The Terra News

Jerry Brown went to China to fight climate change. But can he do it in his own backyard?

JUNE 30, 2017 12:01 AM


In a room once occupied by Republican Gov. Earl Warren, Jerry Brown toasted legislators from across the aisle at a recent climate luncheon in the stately Governor’s Mansion.
Republican lawmakers, the Democratic governor said emphatically, are an essential component of the coalition he needs to pass a bullet-proof extension of California’s cap and trade system, a complex, market-based program viewed as the linchpin of his climate change fight.
“I am very confident that the key to that objective are Republicans,” Brown told reporters.

Brown has made climate change the focus of his return to the governorship. He’s hammered Donald Trump for his withdrawal from the Paris accords and cast GOP climate skeptics as “troglodytes.” He’s just returned from China, where he held up the state’s environmental policies as a model for the world.
Now he wants to convince two-thirds of the Legislature to keep a version of the program going beyond 2020. He believes he needs Republicans because he can’t count on all the votes from Democrats, including an influential bloc of business-friendly lawmakers. He has argued in the past that businesses should prefer to keep the system intact rather than face more stringent controls.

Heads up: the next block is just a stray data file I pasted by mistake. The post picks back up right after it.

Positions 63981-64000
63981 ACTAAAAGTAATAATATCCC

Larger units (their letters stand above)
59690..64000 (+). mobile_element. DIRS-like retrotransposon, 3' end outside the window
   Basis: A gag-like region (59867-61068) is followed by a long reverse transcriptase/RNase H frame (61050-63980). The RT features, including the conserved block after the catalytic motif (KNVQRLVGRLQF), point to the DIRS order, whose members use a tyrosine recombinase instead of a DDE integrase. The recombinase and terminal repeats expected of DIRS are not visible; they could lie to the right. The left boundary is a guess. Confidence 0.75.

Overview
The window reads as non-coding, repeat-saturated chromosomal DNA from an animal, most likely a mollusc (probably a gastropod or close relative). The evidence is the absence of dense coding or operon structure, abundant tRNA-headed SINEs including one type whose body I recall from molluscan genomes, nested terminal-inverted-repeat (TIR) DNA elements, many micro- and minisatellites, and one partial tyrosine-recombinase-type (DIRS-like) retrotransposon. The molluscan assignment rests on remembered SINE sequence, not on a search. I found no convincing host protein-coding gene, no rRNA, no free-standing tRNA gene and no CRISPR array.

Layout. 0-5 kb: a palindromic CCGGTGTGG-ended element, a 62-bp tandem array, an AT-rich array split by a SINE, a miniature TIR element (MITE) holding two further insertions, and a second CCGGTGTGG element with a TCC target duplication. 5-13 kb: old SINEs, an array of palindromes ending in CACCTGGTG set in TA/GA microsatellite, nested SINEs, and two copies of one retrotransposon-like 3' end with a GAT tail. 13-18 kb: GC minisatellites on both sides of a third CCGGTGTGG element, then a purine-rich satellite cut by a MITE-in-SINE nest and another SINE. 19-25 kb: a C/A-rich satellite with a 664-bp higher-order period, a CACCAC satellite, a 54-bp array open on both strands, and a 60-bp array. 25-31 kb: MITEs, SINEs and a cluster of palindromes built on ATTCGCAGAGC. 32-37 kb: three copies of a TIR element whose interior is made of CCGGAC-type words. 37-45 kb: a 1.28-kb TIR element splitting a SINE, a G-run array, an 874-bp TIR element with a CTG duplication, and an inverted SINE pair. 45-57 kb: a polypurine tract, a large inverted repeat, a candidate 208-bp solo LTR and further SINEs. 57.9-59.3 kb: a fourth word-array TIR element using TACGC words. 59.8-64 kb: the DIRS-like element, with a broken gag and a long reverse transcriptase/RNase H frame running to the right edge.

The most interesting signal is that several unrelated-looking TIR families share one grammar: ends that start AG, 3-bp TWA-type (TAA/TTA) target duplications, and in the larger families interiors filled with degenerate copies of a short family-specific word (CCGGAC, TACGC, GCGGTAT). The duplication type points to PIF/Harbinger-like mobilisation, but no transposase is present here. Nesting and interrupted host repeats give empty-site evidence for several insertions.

Brown’s negotiating moves at the Capitol in recent weeks underscore the lengths he is willing to go to maintain his state’s status as a global climate leader. Arriving at a compromise, however, has proven difficult.
Cautious lawmakers say privately they are not especially keen on sticking out their necks for a program many concede they don’t fully understand and that critics could cast as raising gas prices again.
Environmentalists fret that an eventual deal will be too friendly to the oil industry and impede the state’s ability to meet its aggressive greenhouse gas emissions targets.
Republicans say they want to be part of the solution, as long as costs for consumers and industry are kept down.
While early drafts of bill language circulate, the Brown administration stresses it’s continuing to work with everyone: legislators, environmental organizations, agriculture, business interests, groups worried about low-income communities that historically have struggled with pollution.
“We have to put the coalition together,” Nancy McFadden, Brown’s executive secretary, said in an interview Thursday. “Are we going to get all Republicans? Absolutely not. Do we want more than one or two? Yes. Are we going to get all moderate Democrats, whoever they are? No, probably not. And are we going to get all progressives? No. But we are aiming to get 54 (votes), or more.”

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